The Universe explained – a cosmic Q&A
|By Heather Couper & Nigel Henbest||Reviewed by Philip Jennings|
|Firefly Books 2018||288 pages|
‘From America to Australia, China to Columbia, the Q&A session of our lectures is often the best part.’ So begins the introduction to this ambitiously titled book from the prolific writing team of Heather Couper and Nigel Henbest, which proceeds to pose and answer questions with all the conversational enthusiasm of such an event.
This is a book aimed predominantly at beginners, providing answers to 185 questions ranging from practical observing advice (‘What is a planisphere?’), to spaceflight and cosmology (‘Can you travel through a wormhole?’). More experienced observers may purchase it in the hope of getting friends or family hooked on their passion – a task for which the lively approachability of the Q&A format is well suited.
There are echoes here of the late Sir Patrick Moore’s memorable 2008 question compendium Can you play cricket on Mars? (for those wondering, his detailed answer to the titular question begins: ‘There is no reason why not, but there are obvious problems…’). Couper and Henbest’s questions are generally less whimsical, but with either one or two pages devoted to each, the answers are afforded enough space to include humour and entertaining digressions.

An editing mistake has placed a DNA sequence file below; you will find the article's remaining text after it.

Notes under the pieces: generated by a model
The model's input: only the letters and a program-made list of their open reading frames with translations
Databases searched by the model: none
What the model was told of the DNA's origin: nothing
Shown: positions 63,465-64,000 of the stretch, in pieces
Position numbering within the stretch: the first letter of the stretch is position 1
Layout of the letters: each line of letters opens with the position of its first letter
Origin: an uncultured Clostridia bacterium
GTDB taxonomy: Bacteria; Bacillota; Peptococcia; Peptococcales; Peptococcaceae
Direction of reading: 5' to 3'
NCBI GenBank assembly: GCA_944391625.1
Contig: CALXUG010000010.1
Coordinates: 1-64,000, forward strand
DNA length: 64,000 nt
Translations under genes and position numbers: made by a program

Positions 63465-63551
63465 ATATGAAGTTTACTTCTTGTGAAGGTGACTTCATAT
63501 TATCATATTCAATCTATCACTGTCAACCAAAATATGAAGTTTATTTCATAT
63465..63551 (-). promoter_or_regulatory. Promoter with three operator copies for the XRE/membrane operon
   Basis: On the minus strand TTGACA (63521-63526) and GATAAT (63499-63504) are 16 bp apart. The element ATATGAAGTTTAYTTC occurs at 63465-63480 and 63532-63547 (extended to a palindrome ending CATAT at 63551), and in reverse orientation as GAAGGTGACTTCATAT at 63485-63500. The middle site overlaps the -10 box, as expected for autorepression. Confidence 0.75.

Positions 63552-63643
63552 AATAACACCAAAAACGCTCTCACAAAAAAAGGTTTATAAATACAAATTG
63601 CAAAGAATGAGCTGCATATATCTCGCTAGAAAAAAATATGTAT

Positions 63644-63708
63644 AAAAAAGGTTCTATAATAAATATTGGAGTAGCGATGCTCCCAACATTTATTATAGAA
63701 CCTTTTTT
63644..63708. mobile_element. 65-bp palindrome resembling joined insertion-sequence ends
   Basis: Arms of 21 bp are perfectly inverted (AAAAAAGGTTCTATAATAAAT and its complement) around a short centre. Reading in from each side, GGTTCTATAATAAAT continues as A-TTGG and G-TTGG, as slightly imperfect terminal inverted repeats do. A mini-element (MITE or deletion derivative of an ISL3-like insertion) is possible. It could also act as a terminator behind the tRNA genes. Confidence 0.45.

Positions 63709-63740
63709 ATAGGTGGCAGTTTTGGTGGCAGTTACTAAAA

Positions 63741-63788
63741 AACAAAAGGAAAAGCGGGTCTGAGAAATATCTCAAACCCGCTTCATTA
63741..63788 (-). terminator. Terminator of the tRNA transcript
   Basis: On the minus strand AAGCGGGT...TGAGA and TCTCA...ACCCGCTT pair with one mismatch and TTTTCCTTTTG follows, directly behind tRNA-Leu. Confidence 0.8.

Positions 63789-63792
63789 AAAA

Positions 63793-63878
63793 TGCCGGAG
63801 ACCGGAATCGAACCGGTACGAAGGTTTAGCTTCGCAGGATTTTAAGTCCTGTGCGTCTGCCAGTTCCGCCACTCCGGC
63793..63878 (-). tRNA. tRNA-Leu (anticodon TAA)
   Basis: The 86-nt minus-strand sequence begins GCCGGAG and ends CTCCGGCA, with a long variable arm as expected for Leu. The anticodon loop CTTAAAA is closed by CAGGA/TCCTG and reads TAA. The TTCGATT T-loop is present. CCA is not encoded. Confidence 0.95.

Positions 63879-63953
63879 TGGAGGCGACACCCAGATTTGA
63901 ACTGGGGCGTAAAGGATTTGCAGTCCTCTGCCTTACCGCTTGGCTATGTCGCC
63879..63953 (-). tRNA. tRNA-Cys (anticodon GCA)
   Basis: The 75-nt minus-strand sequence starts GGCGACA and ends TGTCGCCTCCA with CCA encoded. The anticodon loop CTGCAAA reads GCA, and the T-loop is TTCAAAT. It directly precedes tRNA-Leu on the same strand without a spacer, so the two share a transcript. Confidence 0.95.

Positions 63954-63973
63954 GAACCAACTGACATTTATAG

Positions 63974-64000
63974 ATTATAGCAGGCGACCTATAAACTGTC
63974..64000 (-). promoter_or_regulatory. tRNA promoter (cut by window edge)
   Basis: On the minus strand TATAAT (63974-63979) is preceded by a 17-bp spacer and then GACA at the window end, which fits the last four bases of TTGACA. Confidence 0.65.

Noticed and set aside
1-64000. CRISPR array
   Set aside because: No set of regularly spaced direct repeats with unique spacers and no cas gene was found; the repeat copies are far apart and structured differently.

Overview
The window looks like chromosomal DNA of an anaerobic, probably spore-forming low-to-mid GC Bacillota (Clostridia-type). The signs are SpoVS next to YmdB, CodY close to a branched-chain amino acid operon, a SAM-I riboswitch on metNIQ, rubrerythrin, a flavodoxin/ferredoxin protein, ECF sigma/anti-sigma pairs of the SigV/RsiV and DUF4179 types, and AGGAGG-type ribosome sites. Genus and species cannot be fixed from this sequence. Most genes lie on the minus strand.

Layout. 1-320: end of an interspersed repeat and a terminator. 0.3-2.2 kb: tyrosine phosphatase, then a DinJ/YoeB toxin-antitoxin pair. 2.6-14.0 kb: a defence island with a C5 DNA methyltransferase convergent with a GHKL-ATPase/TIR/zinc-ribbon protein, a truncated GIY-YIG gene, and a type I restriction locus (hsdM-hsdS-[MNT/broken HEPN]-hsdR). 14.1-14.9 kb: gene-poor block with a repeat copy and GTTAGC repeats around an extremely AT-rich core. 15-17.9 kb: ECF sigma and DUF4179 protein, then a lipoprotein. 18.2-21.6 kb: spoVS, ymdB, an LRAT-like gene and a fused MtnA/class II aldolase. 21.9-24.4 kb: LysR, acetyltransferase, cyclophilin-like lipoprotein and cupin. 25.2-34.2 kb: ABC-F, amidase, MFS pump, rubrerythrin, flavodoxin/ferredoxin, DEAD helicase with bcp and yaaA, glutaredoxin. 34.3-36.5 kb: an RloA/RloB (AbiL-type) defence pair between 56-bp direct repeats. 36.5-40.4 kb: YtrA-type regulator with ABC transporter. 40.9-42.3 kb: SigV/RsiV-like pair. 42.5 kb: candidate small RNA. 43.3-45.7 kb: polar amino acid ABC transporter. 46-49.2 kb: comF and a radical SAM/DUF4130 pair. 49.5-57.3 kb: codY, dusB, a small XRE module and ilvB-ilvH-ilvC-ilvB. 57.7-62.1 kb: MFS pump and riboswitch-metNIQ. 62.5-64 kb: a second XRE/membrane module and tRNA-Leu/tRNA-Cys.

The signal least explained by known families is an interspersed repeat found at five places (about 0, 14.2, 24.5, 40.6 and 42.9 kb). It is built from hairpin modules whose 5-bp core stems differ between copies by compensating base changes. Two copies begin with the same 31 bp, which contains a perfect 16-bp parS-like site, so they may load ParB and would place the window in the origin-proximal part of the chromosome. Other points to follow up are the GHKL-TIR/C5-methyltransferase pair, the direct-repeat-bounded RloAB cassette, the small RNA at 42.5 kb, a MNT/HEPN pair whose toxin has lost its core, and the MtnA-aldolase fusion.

For the most part, the authors resist the temptation to pick questions to fit the answers, which is a common fault of the Q&A format. The majority of queries are those that beginners are likely to ask, addressing sources of confusion forgotten by many communicators in astronomy (e.g. ‘Is the North Star the brightest star?’). The book is well illustrated and the two-page glossary of terms, although perhaps a little short, demonstrates the authors’ talents in communicating complex ideas with accessible language.
The historical and scientific narratives that typify similarly-pitched introductory guides to astronomy, binding diverse topics into a single thread, are absent: a casualty of the Q&A format. However, the book’s charm lies in this informal approach; it is possible to dip into any page without getting hopelessly lost in concepts introduced previously. Helpful categorisation of questions according to topic, each with a contents page, ensures the many entries are navigable.
This is a lively yet information-rich tour of astronomy that is sure to inspire many to pursue its concepts further.
Philip Jennings is Editor of the Journal and a keen lunar and planetary observer.